Today was no different. They split up into two buddy teams and made their dives, leaving no one on the surface. They completed their first dive and then moved the boat to a new location during the surface interval.

For the second dive, they were ­underwater for more than an hour, with an average depth of approximately 25 feet of seawater.

The Accident

On the surface after the dive, the divers were confused. They debated whether they had surfaced on the wrong mooring ball or gotten lost during their dive.

The owner of the boat was confident they were at the right spot.

Small waves and a light surface ­current crossed the location. As each wave passed, they tried to look around for their boat, but it was nowhere in sight. There were no other boats ­anywhere in the immediate vicinity.

They finally concluded that their boat had gotten loose from the mooring ball, and they were on their own. They were going to have to swim to safety. They were several miles from the dock where they kept the boat, but only about 2 miles from shore.

The divers dropped their weights and inflated their buoyancy compensators for the long surface swim. They were tired after spending two hours ­underwater.

Ann was nervous and worried, and said so to the other divers.

To stay in contact with each other, the foursome decided to float on their backs to swim for the beach instead of swimming face down and using their snorkels.

That way they would be able to talk to each other and no one would get lost. It would also make it easier to stay on course.

About two-thirds of the way to shore, Ann’s buddy, Gil, noticed she had grown quiet and was slowing down.

He tried to get her to respond, but she didn’t answer when he called her name. She stopped moving.

He attempted to check for ­breathing and a pulse, but his own exhaustion made it difficult to be sure. He was cold, and his hands were shriveled from ­being in the water for so long.

Gil began towing Ann toward shore. As they got closer, they signaled people on land and got help.

Emergency first responders evaluated Ann on the beach, and she was ­pronounced dead at the scene.


While it’s common practice among some boaters to dive or swim away from their boat, it is dangerous to leave a boat unattended.

Making an hourlong dive with no one on the boat is an invitation to trouble. Lines can come loose, vandals can cut lines, and thieves can steal boats left unsupervised.

In this case, the boat was ­recovered a few miles away. It had come ­untied from the mooring due to the regular wave action and had drifted with the prevailing current. No foul play was suspected.

Regardless, leaving the boat unattended left four divers stranded with no way back to shore but a long swim. Even if they had surfaced within ­moments of the boat coming unsecured, it is ­unlikely they would have been able to swim after the boat and catch it.

An average diver in full gear can swim at only approximately 1 knot per hour, and these divers were tired after two dives.

In this case, Ann suffered cardiac ­arrest and died in the water. Like most people who suffer a heart attack, she had an undiagnosed heart condition. The emotional stress of the situation coupled with the physical work of the swim was too much, and she went into cardiac arrest.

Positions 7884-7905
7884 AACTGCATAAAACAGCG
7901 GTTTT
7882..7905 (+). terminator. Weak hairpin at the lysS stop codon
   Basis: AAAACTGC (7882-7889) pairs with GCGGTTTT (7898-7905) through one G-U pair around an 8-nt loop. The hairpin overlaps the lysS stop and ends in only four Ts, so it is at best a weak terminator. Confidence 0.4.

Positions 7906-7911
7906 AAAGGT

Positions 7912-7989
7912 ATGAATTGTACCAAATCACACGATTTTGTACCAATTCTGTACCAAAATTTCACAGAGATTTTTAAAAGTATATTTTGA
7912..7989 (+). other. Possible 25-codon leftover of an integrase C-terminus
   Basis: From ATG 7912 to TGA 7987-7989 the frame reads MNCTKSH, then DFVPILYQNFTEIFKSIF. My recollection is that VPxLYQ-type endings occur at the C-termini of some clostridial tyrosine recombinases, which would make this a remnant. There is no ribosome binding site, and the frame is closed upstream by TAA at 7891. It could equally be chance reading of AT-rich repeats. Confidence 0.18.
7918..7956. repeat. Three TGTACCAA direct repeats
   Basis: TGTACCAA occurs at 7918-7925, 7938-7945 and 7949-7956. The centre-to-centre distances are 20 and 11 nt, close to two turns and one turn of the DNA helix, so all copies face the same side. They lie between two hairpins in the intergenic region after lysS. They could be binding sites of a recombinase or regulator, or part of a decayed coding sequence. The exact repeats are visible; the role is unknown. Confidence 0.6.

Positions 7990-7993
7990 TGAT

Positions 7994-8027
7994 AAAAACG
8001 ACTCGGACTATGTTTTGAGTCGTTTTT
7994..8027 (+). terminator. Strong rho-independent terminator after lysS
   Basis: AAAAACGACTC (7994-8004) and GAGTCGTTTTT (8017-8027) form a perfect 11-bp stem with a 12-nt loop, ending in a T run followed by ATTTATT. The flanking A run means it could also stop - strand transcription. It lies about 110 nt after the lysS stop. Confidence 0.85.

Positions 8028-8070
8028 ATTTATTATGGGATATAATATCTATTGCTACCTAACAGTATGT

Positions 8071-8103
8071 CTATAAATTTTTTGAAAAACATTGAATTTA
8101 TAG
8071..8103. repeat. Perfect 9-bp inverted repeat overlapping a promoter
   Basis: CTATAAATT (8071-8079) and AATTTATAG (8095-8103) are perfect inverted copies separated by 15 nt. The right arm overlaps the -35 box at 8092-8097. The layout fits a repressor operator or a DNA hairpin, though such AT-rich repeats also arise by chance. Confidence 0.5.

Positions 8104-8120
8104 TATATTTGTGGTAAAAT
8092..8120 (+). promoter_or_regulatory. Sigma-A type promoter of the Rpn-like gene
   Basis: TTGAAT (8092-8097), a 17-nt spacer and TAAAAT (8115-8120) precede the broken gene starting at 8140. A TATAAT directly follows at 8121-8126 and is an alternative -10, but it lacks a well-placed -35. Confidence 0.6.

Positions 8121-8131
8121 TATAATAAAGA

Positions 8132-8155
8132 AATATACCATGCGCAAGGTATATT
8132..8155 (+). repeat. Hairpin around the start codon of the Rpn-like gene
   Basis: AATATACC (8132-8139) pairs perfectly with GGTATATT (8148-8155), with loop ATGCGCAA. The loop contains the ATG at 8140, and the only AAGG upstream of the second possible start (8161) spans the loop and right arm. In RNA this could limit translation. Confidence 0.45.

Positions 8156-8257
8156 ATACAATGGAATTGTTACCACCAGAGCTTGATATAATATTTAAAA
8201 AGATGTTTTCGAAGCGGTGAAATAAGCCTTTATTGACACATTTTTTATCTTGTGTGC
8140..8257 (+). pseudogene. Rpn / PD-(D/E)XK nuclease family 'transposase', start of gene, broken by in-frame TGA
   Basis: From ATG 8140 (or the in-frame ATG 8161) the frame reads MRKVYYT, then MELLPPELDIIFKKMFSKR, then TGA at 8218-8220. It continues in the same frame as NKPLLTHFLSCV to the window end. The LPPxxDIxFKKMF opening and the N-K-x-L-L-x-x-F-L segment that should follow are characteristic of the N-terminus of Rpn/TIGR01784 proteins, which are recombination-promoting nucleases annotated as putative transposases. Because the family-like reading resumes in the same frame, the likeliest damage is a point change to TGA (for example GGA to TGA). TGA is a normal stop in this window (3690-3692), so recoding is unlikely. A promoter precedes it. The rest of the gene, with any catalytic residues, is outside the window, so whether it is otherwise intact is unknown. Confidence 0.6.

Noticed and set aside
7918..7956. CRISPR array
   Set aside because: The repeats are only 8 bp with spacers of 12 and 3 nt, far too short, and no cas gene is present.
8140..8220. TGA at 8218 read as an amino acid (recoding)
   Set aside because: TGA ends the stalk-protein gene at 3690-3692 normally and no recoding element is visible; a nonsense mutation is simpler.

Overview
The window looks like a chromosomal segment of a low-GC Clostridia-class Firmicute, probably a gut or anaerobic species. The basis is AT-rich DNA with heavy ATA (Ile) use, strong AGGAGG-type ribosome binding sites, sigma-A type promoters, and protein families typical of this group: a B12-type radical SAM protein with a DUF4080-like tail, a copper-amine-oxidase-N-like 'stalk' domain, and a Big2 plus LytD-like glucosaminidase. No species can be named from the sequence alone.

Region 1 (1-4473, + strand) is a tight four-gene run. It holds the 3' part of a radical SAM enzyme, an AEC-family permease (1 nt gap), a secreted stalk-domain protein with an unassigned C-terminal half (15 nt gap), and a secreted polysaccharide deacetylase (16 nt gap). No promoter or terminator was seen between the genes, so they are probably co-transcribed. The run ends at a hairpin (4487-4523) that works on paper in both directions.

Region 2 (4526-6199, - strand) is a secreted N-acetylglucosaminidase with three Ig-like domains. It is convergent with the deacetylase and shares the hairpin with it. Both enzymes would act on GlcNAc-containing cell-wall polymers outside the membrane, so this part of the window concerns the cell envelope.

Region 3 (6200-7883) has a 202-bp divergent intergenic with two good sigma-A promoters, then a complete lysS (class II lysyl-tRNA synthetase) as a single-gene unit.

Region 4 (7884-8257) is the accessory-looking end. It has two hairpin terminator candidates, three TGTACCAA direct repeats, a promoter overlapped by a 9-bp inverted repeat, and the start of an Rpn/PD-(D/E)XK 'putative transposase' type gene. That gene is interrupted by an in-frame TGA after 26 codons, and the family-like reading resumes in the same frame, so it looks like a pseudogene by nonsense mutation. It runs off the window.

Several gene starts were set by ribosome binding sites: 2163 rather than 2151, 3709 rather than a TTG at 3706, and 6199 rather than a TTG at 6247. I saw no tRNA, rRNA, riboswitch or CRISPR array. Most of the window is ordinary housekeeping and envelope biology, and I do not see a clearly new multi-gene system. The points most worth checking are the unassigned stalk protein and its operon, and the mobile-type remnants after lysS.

This is a great reminder for all ­divers, and especially older ones, to make sure you are fit enough for the dive and to consult with your doctor regularly. Divers are taught to move slowly through the water, making their average level of work very low. But in an emergency, you might be required to respond by swimming hard, fast or for long ­periods. You must be fit enough to handle ­emergency situations, not just the easy dives.

The report doesn’t include information about the safety equipment ­carried by the divers. At a minimum they should have been carrying surface ­signaling kits with safety sausages to raise their profile above the surface of the water and waves. Heads floating just above the water’s surface are difficult to see under the best of circumstances. A ­signaling mirror would have made it easier to gain someone’s ­attention at a distance as well.

For divers who dive from ­personal boats or from shore, consider a ­personal signaling device such as an emergency position-indicating radio ­beacon (EPIRB). Boats have had these for years; they are now being manufactured to be carried by individuals and are made to take along on a dive.

In this case, the decision to swim ­toward the shore was probably sound. It was only a couple of miles away. Had it not been for the undiagnosed medical condition, they would have been fine. Had they been farther from shore and not in sight of land, or not sure of the direction back to land, they could have stayed floating together and waited for rescue.

That, of course, depends on someone knowing where they were, and missing them when they didn’t return. For that reason, it’s always important to share your plans with someone not along on the trip so they can watch out for you.

Of course, this all could have been prevented if they had brought along someone to watch the boat while they were underwater. A bubble ­watcher with enough experience to handle the boat on the surface would have ­prevented all of this.

Lessons for Life

  • Have a boat master. This is just as ­important as a beach master. Have someone on the surface waiting for you who can render aid or call for help if something happens.
  • Use proper safety equipment. Especially when you are diving on your own, carry the proper signaling equipment to get the ­attention of others on a boat or onshore.
  • Be healthy. Fitness to dive includes r­egular exercise to make sure you are healthy enough to respond to emergency situations in the water. Talk to your doctor to confirm your heart is strong enough for the dive or start an exercise program to make it so.

Leaving the boat unattended has disastrous consequences for four divers in this Lessons for Life scuba diving accident analysis.  Eric Douglas – March 13, 2019

REMEMBER: There is nothing more dangerous than breaking a basic safety rule and getting away with it. It removes fear of the consequences and builds false confidence.